UK competition watchdog launches review into generative AI

The ChatGPT website

The UK’s Competition and Markets Authority (CMA), which recently blocked Microsoft’s purchase of Activision Blizzard, is now launching an initial review of “artificial intelligence models” such as those that power Bing Chat and ChatGPT. The CMA launched the review after the government asked regulators to look into how AI will affect consumers, businesses, and the UK economy.

Through the initial review, the CMA wants to look at three things in particular. It wants to see how these AI models could evolve. It wants to look into the opportunities and risks for competition and consumer protection. Finally, it wants to set out principles to support competition and protect consumers.

Various regulators in the UK will be looking into how AI affects their target area. AI touches on several important issues such as safety, security, copyright, privacy, and human rights. Take for example the replacement of writers by AI, well it’s not so simple a matter of asking the AI to spit out an article for you. In terms of copyright, the output generated by the AI actually belongs to the company that makes the AI. While Google or OpenAI won’t come after you for cheating on your homework, they very well may come after people using outputs for commercial purposes.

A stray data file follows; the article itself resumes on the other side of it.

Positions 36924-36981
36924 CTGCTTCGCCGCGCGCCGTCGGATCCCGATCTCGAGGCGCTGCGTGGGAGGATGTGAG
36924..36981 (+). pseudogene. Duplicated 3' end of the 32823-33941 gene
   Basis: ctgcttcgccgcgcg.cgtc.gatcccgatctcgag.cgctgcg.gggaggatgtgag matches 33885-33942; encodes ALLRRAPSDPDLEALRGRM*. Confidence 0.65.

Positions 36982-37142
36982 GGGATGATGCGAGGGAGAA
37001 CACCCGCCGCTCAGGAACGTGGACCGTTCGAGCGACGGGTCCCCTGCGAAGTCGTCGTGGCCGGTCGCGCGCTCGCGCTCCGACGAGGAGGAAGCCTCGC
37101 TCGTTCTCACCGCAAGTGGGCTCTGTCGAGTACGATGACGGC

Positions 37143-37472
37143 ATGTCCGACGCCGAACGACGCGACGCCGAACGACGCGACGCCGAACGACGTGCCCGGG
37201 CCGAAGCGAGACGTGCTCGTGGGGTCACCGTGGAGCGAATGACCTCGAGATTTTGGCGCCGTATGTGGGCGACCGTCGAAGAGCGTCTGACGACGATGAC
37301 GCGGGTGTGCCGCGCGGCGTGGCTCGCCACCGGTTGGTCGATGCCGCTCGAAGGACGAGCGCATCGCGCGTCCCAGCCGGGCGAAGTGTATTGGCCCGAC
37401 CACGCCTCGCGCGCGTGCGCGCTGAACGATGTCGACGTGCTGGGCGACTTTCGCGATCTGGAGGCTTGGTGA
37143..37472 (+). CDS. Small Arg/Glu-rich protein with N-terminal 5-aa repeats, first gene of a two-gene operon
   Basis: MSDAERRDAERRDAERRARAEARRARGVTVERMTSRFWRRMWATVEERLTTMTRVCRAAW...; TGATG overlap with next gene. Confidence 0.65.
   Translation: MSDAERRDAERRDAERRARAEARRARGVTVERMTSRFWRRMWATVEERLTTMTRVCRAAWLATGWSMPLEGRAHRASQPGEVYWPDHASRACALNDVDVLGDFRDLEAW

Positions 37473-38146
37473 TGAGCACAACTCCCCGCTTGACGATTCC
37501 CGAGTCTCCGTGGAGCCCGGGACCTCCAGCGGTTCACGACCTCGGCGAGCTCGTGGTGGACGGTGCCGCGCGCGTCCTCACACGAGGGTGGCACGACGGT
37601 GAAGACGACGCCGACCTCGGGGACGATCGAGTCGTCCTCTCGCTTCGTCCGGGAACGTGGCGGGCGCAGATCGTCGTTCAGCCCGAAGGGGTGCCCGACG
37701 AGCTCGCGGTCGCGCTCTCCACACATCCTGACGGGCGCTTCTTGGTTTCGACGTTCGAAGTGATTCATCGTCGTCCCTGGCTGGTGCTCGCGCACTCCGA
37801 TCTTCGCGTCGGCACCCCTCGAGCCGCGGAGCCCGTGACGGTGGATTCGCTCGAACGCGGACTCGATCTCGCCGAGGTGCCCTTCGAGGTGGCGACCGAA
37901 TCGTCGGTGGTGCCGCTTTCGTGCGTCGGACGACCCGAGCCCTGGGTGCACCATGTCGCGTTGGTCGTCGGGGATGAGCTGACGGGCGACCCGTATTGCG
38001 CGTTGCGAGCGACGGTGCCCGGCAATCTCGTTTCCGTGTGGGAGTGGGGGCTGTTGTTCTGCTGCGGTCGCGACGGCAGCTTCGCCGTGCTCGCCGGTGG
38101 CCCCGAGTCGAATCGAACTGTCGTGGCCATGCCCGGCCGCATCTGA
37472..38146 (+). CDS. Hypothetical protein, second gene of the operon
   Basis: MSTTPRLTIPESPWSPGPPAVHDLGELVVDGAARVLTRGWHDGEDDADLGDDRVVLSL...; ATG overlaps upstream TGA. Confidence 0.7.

All of these various issues will be investigated by the UK’s different regulators but the CMA will focus more narrowly on the implication AI has for competition and consumer protection.

“AI has burst into the public consciousness over the past few months but has been on our radar for some time. It’s a technology developing at speed and has the potential to transform the way businesses compete as well as drive substantial economic growth,” said Sarah Cardell, Chief Executive of the CMA. “It’s crucial that the potential benefits of this transformative technology are readily accessible to UK businesses and consumers while people remain protected from issues like false or misleading information. Our goal is to help this new, rapidly scaling technology develop in ways that ensure open, competitive markets and effective consumer protection.”

The CMA is now seeking evidence from stakeholders (basically, anyone who may be affected) until June 2. After it has collected these insights and done its own analysis, it will publish a report with its findings in September. If you’d like to find out more or track the development of this work, head over to the initial review webpage.

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